The CRISPR–Cas protein is expressed in the model cells to enable CRISPR-based perturbations. This is done either transiently by introducing the plasmid, mRNA or protein into the cells, or stably by lentiviral transduction or genome engineering, with or without selection or subcloning of individual clones with high CRISPR–Cas protein levels. The efficiency of CRISPR perturbation should be tested and, if necessary, optimized; this can be achieved by delivering gRNAs targeting several test loci by lentiviral transduction23,24,25 and evaluating editing efficiency at the DNA level, for example using targeted DNA sequencing. It is also advisable to confirm successful perturbation at the protein level26 using techniques such as western blotting or flow cytometry.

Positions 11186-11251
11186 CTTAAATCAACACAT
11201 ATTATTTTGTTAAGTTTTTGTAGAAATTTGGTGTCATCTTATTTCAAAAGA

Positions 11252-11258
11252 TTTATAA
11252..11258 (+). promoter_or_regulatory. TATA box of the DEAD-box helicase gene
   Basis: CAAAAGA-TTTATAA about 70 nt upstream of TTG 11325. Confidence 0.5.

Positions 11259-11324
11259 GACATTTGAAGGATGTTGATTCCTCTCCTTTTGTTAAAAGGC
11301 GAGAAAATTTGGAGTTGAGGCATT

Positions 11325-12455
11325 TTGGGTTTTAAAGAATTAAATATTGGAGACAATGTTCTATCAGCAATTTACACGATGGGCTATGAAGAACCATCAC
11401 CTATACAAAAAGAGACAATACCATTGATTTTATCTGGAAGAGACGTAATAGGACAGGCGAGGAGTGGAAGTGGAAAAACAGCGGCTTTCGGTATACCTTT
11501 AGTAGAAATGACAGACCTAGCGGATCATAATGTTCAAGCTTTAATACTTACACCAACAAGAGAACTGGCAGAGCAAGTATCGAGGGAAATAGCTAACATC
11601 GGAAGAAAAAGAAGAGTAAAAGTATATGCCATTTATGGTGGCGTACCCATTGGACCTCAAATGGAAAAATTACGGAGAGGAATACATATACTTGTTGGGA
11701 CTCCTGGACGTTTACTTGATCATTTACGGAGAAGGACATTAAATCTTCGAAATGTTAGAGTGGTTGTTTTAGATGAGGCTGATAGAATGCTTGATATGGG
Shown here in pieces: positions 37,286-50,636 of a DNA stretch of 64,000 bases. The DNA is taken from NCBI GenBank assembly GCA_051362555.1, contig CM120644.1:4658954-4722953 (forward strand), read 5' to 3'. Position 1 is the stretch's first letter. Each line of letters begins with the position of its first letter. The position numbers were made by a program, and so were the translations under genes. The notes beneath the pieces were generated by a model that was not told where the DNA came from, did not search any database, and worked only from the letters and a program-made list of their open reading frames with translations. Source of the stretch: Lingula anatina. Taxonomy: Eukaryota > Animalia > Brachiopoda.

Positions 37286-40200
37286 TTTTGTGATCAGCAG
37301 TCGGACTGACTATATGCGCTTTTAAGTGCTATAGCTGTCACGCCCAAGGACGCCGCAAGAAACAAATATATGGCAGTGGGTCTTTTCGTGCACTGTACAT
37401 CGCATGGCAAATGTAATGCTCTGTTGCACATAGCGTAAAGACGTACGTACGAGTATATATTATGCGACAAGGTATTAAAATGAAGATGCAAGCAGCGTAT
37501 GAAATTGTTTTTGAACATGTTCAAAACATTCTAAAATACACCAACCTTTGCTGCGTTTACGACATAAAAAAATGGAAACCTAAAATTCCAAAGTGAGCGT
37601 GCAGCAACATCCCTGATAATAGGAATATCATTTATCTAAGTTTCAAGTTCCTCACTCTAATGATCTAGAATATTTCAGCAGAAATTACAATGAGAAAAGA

For the CRISPR screen, a gRNA library is prepared (Fig. 2) and transduced into the cells in bulk. Most screens target protein-coding genes, although CRISPR screens can also be performed for non-coding DNA and gene regulatory regions27,28. CRISPR gRNA libraries may be genome-wide or focused on a smaller set of tens to thousands of genes. Genome-wide screens do not depend on prior knowledge and may reuse existing genome-wide gRNA libraries; however, they require a large number of cells for adequate coverage, which makes them labour-intensive and costly — or even infeasible for rare cell types. Focused screens often provide a useful alternative to genome-wide screens, with the limitation that their scope is restricted to the chosen target genes and that unexpected biological mechanisms are easily missed. It is possible to combine both strategies, by performing a genome-wide screen with modest coverage (which includes all genes but has comparatively low sensitivity for each individual gene) and a targeted screen with high coverage (which focuses on specific candidate genes or gene sets, and thereby achieves higher sensitivity of detection for these genes).